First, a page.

There is, the Bayern Munich manager Jupp Heynckes insisted, no dilemma at all. He has a “world-class” centre-forward at his disposal and that man was always a certainty to start Tuesday night’s Uefa Champions League semi-final second leg in Madrid.
“To anybody who thinks I might leave him out,” Heynckes said to reporters, “he has scored 39 goals this season. Most strikers in Europe only dream of that.”
Heynckes’ intention was to draw a firm line under a growing debate around Robert Lewandowski ahead of a seismic collision at the Bernabeu, where Bayern need goals, trailing 2-1, and the chief bearer of blame around their failure to convert opportunities in an untidy first leg in Munich has been the Polish striker.
Lewandowski fluffed a pair of chances, and pundits quickly reached for a familiar theory: that, for all his impressive statistics, the striker vanishes in high-pressure contests.
Hear this, for instance, from Oliver Kahn, the former Bayern and Germany captain. “Lewandowski is too quiet in high-stakes games,” Kahn told the broadcaster ZDF. “He doesn’t deserve all the praise he gets. He has status, but doesn’t live up to it in the big matches.”
Lewandowski’s status tends to come into special focus when Bayern visit Madrid. For some years, interest in the player from Real’s senior executives has been keen. And, as he approaches his 30th birthday this summer, the forward and his advisors have indicated that a future at the serial European champions – a Madrid where the current No 9, Karim Benzema, has had a patchy campaign – would be appealing for the Poland captain.
Tuesday night is not an audition, but it is an examination of Lewandowski, a target-man supreme, who is one goal shy of reaching 40 across competitions for the third season running. He has scored hat-tricks in each of his last two Bundesliga starts but is without a Champions League goal in his last four outings.
Heynckes revealed he had met with Lewandowski privately last week and the manager reports no concerns about his morale. “He has been training very well,” Heynckes said.
It is five years since Lewandowski made headlines with a stunning exhibition of penalty-box prowess against Madrid. He scored four goals in a single Champions League semi-final, outwrestling the powerful Pepe, outfoxing Rafa Varane and Sergio Ramos with his movement and deft turns, and ushering his then club Borussia Dortmund into a final against Bayern.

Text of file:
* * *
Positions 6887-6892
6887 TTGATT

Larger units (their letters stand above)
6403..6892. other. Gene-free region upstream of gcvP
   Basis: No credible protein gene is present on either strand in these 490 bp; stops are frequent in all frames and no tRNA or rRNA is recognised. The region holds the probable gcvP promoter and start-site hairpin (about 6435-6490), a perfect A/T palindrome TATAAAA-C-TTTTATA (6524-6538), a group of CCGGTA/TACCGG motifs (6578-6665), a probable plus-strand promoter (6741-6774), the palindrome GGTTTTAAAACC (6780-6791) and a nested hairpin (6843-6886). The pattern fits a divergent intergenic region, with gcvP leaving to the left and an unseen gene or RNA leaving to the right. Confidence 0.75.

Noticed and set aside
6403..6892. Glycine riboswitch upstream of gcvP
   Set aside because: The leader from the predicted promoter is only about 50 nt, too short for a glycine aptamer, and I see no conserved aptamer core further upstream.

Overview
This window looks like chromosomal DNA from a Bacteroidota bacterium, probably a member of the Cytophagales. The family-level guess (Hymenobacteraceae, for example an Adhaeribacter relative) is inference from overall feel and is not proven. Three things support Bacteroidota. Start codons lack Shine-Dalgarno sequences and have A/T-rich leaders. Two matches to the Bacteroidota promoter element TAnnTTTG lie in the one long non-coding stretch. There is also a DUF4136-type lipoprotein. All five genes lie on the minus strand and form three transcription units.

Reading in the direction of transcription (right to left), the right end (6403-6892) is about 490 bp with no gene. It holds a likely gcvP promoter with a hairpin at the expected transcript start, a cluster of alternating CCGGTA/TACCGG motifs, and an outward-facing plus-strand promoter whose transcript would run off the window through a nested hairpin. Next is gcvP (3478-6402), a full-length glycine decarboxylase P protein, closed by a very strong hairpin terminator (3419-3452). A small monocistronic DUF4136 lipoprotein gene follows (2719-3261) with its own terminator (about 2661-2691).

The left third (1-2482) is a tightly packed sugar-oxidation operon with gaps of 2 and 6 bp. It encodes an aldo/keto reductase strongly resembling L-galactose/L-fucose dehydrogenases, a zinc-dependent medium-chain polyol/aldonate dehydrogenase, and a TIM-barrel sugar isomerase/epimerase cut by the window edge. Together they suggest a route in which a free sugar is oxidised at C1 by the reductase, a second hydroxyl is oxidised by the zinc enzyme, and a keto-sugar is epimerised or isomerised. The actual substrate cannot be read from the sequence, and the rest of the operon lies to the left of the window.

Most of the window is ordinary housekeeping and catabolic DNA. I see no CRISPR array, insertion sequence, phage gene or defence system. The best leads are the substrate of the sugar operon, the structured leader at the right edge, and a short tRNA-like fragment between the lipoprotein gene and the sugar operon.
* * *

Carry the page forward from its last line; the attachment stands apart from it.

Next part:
By the following summer Lewandowski was on the move to Munich, chasing the chance of more regular silverware. He has just won his sixth Bundesliga – four with Bayern, two with Dortmund – but no European Cup, as yet.
Franz Beckenbauer, like Kahn part of the large chorus of former Bayern captains who cast stern verdicts from a media podium, wonders if “our players have a sort of complex when they play Real Madrid.”
Lewandowski was among those who left the Bernabeu last season a defeated quarter-finalist. He did register a goal to stir hope, bringing the aggregate score in a see-saw tie back to 2-2 after, just like last week, Madrid had taken a 2-1 lead out of Munich.
But in a contest where Bayern suffered some cruel refereeing decisions, he was comfortably eclipsed by Cristiano Ronaldo as Madrid went on to win 4-2 after extra-time.
Does he really disappear in the big games? Lewandowski’s record in Champions League semi-finals may well be frustrating overall, but he tends to get on the scoresheet.
He headed in Bayern’s late, lifeline goal in the narrow defeat – in away goals – against Atletico Madrid in the 2016 semi-final. A year earlier, pursuing an unlikely recovery from a 3-0 first leg deficit against Barcelona, Lewandowski scored in the 3-2 home win in the last-four stage.
There’s the story of Lewandowski’s Bayern years in Europe: two semi-finals and a quarter, eliminated every time by a Spanish opponent. No wonder he nurses the idea that Madrid would be a more rewarding stage for him to play out the rest of his peak years.
He knows he will be under special scrutiny on Tuesday. Bayern’s director of football, Hasa Salihamidzic , who knows as accurately as anybody about how high up on Madrid’s transfer wish-list Lewandowski features, called the recent criticism of the player “an insult.”
Heynckes meanwhile ponders a strategy to maximise his effectiveness in Madrid. Arjen Robben, injured, will not be providing service from the right flank, but Franck Ribery should do so from the left, and Heynckes hopes that the likes of Thomas Muller and perhaps James Rodriguez can engineer openings and space for the under-pressure Pole. And that Ronaldo, for once, is not the most destructive finisher on show.